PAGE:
It was still Indian summer down low, and we gained height quickly up hummocky grass and rubbly ledges, stemming around patches of snow. But by the time we roped up below a steep chimney, we’d entered autumn’s domain: wet snow lay on all the ledges and icicles dripped from overhangs. It took us a couple of ropelengths of slipping around on slushy footholds to realize the climbing would go more easily in crampons. And, once we’d turned the corner onto the north face, the deep shade and dry snow felt almost wintry. Almost – but not quite: you only had to remember burrowing through fat rolls and mushrooms of the stuff during true winter to realize that cruel season was still a long way off.

We’d originally planned to go for the north face, but now that we could see into The Gash we weren’t so sure. Almost devoid of ice, the deep slanting gully promised tenuous scratching up compact rock thinly powdered in snow. After weighing our options for a few minutes, we decided to abandon our hardcore ambitions and to continue up the ridge instead. It didn’t help that we hadn’t exactly run up the last few pitches, and they were still supposed to be trade-route terrain. Compared to rock climbing, alpine drytooling is a slow business: dig for tool and gear placements and carefully balance on frontpoints, whereas if the rock were dry you’d just grab, smear and go.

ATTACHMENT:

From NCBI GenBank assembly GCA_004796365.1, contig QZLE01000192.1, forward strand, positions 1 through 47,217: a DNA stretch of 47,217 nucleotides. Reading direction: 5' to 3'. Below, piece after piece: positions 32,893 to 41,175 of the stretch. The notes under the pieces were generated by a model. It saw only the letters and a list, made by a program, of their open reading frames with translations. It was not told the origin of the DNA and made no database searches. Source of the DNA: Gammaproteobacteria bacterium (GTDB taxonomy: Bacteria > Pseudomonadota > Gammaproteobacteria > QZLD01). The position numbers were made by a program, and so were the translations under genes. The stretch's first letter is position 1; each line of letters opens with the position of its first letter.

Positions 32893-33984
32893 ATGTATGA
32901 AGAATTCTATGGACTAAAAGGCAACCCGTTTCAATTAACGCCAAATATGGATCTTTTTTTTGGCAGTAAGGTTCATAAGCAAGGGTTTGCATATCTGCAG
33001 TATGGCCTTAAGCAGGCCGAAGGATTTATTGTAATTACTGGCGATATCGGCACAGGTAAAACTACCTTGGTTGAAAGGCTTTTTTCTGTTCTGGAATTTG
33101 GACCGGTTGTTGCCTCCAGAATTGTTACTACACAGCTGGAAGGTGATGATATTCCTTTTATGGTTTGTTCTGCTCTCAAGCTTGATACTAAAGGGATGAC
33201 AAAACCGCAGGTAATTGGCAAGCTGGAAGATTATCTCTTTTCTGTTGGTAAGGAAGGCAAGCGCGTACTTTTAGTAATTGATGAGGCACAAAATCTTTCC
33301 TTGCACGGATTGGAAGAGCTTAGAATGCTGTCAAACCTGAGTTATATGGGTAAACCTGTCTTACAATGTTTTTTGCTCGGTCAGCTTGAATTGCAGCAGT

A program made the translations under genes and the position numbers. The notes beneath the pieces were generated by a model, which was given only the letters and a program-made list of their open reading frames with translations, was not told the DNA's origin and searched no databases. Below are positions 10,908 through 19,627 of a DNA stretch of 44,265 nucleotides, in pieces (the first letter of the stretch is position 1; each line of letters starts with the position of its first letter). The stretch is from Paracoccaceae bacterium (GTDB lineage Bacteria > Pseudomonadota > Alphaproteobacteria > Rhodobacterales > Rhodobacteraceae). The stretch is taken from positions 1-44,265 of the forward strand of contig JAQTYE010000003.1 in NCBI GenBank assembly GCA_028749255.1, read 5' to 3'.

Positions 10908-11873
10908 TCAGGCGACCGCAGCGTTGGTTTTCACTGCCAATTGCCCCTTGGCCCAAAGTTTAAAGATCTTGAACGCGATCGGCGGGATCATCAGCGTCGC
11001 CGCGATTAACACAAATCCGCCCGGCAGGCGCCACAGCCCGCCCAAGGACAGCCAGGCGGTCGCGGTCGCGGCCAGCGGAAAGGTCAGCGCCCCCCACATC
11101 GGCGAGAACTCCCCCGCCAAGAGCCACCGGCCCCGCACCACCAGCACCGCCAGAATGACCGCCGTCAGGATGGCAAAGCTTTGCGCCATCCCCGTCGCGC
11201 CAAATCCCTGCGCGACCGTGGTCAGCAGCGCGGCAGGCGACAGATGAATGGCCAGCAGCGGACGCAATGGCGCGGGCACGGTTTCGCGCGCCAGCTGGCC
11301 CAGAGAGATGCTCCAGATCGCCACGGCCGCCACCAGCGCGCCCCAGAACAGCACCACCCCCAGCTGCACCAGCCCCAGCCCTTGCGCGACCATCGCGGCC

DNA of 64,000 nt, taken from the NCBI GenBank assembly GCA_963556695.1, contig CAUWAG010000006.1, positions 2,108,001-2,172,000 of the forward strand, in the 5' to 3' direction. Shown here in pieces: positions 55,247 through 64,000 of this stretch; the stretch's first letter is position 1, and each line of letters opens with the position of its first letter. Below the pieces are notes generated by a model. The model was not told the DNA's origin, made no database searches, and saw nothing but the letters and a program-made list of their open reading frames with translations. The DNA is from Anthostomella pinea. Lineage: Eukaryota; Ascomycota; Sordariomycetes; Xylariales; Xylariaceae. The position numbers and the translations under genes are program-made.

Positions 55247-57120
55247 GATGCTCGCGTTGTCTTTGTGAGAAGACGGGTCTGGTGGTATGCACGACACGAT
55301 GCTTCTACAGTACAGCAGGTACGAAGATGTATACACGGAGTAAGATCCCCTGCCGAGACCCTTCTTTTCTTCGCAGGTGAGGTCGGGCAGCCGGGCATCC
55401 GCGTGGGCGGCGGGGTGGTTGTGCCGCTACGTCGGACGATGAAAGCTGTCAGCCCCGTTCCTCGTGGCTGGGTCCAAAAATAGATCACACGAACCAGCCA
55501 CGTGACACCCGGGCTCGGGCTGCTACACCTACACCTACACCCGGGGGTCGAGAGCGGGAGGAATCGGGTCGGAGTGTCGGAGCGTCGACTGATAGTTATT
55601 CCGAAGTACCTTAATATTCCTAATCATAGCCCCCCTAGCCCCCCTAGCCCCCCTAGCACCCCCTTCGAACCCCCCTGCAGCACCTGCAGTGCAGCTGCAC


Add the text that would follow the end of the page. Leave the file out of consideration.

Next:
A few more ropelengths of this kind of fun, made even more amusing by overnight packs, and daylight began to fade. Fortunately a wind scoop under an overhanging wall presented itself just in time. We set up a hand line to keep ourselves from falling off the mountain and went to work digging a ledge for our little tent. I never cease to be amazed at the difference even such a fragile shelter can make. Outside, as night fell, spindrift poured down at regular intervals. Inside, all we could hear was gentle pattering on the brightly coloured fabric as we reclined in our sleeping bags, ate freeze-dried curry, and eventually drifted off to sleep.